10 ways to protect your company on social media
At Ulster Bank, we recently launched our Boost initiative to support small business growth.
We had some great speakers at the launch event, including digital marketing consultant Emma Gribben. She talked about social media crisis management.
For context, she told us that the UN estimates 6 billion people have access to a mobile device and there are 2.7 billion active social media users. 60% of the people who use social media actively leave reviews, give feedback and make comments on brands and companies online.
This provides clear opportunities but it also creates risk.
Here are 10 things Emma suggests you do to ensure your company protects itself on social media.
1. Understand the kind of crises you could face
For instance, a rogue employee taking to Twitter, a data breach within your organisation, a product recall, or service outages due to weather. What crises are most likely in your industry and for your company and how do you prepare for them?
2. Prepare for the worst and hope for the best
Be prepared for things that could happen out of the blue. Your plan for these won’t be able to focus on the specifics of every crisis. But it should deal with who looks after it, what the roles are and how, broadly speaking, your team should react.
3. Listen and pre-empt
Do not underestimate the importance of listening to what your customers are saying. Invest in a social media listening tool so that you can hear the conversations that are happening around your brand amongst customers. Identify sentiment, track any issues that are coming through, and pre-empt potential crises.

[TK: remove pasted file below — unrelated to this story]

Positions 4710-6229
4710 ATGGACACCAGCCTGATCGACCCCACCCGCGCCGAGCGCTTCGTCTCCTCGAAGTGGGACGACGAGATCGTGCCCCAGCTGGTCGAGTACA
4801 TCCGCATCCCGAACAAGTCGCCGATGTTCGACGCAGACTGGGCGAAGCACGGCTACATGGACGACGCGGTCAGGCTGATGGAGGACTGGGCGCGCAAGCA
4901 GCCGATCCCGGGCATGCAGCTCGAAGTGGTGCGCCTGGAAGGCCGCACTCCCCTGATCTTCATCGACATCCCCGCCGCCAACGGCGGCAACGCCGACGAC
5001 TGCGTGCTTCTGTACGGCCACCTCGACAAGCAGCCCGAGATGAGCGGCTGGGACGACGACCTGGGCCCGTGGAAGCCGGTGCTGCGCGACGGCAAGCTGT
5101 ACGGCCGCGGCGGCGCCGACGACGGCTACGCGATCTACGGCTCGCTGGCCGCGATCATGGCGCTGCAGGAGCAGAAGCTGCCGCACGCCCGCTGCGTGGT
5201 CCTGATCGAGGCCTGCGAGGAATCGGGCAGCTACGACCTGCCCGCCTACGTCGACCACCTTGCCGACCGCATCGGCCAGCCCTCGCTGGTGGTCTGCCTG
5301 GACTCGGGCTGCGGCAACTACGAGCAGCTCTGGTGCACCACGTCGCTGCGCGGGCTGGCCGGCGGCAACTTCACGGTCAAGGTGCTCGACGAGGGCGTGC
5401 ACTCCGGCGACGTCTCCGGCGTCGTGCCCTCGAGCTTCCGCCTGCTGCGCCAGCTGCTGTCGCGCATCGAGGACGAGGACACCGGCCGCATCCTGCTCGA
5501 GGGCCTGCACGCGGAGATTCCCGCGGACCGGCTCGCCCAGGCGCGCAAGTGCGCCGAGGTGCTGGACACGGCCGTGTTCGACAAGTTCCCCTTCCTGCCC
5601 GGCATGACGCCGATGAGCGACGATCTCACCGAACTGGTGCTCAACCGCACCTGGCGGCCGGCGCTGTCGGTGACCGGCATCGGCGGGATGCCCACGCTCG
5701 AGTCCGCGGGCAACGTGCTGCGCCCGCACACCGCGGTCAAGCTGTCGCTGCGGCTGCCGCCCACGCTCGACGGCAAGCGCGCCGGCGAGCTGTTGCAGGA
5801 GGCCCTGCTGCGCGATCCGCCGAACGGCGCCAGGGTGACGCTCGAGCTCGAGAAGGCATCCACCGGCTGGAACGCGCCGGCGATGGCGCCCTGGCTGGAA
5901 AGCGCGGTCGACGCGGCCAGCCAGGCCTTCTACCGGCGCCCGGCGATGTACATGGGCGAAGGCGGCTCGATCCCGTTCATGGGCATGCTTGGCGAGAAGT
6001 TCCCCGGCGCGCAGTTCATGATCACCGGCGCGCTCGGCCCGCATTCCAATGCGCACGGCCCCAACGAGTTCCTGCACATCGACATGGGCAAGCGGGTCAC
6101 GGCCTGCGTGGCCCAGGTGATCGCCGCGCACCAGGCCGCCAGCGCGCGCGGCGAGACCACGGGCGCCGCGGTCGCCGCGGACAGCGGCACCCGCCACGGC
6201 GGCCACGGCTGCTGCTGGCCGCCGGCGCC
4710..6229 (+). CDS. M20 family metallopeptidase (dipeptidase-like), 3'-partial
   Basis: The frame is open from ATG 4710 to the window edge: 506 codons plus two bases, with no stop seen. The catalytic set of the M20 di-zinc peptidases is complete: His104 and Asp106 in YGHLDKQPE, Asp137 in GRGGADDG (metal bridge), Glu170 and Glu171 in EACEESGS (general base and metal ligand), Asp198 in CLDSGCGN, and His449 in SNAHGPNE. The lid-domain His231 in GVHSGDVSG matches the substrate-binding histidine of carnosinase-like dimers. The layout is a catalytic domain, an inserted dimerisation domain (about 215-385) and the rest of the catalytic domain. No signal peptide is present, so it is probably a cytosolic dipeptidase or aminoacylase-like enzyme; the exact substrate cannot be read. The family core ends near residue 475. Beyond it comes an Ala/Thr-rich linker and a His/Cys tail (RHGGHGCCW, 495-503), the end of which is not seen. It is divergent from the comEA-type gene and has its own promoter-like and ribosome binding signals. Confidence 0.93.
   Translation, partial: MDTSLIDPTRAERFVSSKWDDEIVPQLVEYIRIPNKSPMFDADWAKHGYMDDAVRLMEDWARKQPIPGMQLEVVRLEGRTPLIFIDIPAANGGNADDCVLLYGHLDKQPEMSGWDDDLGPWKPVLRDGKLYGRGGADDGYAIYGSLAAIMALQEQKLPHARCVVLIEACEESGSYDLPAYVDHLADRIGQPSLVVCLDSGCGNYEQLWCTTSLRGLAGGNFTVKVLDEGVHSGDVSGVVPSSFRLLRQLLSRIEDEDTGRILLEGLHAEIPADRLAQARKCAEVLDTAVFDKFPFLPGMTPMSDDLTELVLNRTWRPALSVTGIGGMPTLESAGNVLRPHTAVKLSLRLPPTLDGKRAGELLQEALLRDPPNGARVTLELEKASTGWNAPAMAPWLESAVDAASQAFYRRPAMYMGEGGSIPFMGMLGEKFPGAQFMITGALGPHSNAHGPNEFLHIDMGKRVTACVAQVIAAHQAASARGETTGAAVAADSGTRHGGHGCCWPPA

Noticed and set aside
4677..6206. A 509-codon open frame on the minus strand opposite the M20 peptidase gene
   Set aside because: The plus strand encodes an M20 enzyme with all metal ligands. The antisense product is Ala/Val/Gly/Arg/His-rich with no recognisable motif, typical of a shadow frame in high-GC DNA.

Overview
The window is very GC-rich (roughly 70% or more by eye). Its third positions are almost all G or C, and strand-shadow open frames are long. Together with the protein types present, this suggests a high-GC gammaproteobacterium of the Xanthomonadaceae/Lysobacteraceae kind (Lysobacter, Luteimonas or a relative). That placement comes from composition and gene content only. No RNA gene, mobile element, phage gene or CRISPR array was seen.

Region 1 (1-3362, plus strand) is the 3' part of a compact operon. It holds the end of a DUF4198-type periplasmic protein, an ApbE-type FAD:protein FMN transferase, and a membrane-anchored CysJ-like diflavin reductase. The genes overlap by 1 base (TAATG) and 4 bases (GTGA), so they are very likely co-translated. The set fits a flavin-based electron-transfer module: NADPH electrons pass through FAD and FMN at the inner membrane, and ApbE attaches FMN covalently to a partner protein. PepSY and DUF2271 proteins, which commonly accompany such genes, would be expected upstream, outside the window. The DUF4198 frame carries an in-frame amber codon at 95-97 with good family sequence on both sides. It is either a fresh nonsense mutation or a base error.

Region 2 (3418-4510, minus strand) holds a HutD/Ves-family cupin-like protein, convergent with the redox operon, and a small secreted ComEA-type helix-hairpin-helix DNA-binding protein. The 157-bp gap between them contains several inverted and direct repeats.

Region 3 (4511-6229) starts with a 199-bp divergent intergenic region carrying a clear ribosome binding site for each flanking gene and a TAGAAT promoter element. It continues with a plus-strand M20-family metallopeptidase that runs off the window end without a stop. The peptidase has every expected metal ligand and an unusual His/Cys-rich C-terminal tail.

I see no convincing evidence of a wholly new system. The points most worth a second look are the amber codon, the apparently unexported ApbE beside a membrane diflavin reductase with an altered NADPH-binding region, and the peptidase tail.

4. Respond in an appropriate timeframe
Does your organisation operate around the clock and will your customers expect you to respond around the clock? Make sure you are able to respond in a timely manner.
5. Have a measured response
You don’t necessarily need to go into full crisis mode. Some situations can be dealt with by simply taking the customer to another channel to continue the conversation. If you misjudge your response it could exacerbate the problem.
6. Know who has access to your channels and what levels of access they have
Do former employees or interns still have access to your channels? This could be a significant risk. Do an audit and revoke any access that shouldn’t be there.
7. Understand what users have access to do on your channels
If you have reviews, check-ins and comments enabled on your Facebook page, understand that they can’t be deleted.
8. Understand the kind of threats to security that are out there from apps and software
Apply the latest updates and security to your channels, devices and networks to protect yourself against potential hacks. This includes ensuring you have secure passwords.
9. Do a social media crisis simulation
Sit down and map some crisis situations that could occur and try to replicate them in a scenario that makes them as live as possible. You can put your plan into action, see how your team reacts, and identify areas where you need to develop your social media crisis management plan.
10. Develop policies, guidelines and procedures so that not only your communications team, but the wider organisation has visibility of and understands what to do in a crisis situation.
It is also really useful for new people who join your organisation.
These are just some of the things that you can do to protect your company on social media. We hope you find these pointers useful.
We’ll be running lots more Ulster Bank Boost events to help you and your business. Find our more at: digital.ulsterbank.co.uk/business/boost